The house at the corner of Chevy Chase Parkway and McKinley Street has long been a curiosity for its unusual architecture. But few today recall that it actually produced a Hollywood star.
Since May 2020, Cate Toups Atkinson has been writing a bi-monthly blog about the intriguing history of the houses, streets, and people of Chevy Chase DC. If you have an idea you want her to hunt down, or wish to join her mailing list and be notified of new postings, email her at firstname.lastname@example.org
Four bungalows were built side by side on Chevy Chase Parkway in 1911. They each had identical Victorian marble fireplaces in different shades, likely salvaged from a mansion razed on Washington Circle.
Why was this wing added to join these two houses a century ago? Undoubtedly it was designed to deal with the socially awkward problem of a dependent divorcee.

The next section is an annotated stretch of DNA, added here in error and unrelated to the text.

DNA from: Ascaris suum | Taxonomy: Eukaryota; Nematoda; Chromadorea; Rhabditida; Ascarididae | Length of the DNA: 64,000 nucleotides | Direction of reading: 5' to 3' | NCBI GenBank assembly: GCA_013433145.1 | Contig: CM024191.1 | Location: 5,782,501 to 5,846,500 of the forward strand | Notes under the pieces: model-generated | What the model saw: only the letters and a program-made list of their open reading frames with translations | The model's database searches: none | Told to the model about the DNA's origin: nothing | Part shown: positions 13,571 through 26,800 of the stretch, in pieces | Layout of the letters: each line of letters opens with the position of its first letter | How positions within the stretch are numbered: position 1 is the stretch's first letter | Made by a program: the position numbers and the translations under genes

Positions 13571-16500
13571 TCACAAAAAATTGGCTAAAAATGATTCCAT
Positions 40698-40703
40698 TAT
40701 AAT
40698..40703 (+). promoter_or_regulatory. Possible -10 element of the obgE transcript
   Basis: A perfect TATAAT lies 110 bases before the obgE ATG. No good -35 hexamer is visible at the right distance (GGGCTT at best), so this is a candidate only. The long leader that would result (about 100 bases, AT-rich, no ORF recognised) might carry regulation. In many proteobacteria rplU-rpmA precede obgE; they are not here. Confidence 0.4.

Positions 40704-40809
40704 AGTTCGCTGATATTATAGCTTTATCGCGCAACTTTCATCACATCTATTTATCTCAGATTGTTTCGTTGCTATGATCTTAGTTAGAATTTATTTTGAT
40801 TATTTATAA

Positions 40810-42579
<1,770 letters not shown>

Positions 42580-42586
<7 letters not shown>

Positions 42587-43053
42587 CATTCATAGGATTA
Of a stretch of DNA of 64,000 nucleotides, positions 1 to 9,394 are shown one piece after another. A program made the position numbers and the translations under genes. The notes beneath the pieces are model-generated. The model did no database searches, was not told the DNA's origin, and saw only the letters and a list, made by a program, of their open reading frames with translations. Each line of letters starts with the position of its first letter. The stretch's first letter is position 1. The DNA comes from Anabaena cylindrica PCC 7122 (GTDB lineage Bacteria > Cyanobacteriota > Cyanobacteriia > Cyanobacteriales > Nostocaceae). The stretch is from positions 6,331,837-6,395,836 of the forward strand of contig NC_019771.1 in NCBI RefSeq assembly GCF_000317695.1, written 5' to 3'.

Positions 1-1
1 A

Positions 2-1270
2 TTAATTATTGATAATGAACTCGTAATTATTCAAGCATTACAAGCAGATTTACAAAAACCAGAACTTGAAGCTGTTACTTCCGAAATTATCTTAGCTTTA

A Barnaby Woods resident was a rising opera star in the 1970s. But despite giving that jet-setting life up long ago, the very ground on which he lives is in itself a musical serenade.
Alley walkers know the place — a medieval-looking “castle” behind a house in the 3900 block of Livingston Street NW. With its thick stone walls, slate roof and solid red door with iron fastenings, it could be in Germany atop a walled fortress touching the clouds.
On Stephenson Place, halfway between Broad Branch Road and 33rd Street NW, is the second highest elevation in the District after Fort Reno. On this spot, amid the cows and cornfields and patches of tall oaks, Gen. Henry Clark Corbin built his retirement home in 1907. He and his socialite wife Edythe Patten Corbin called it “Highwood.”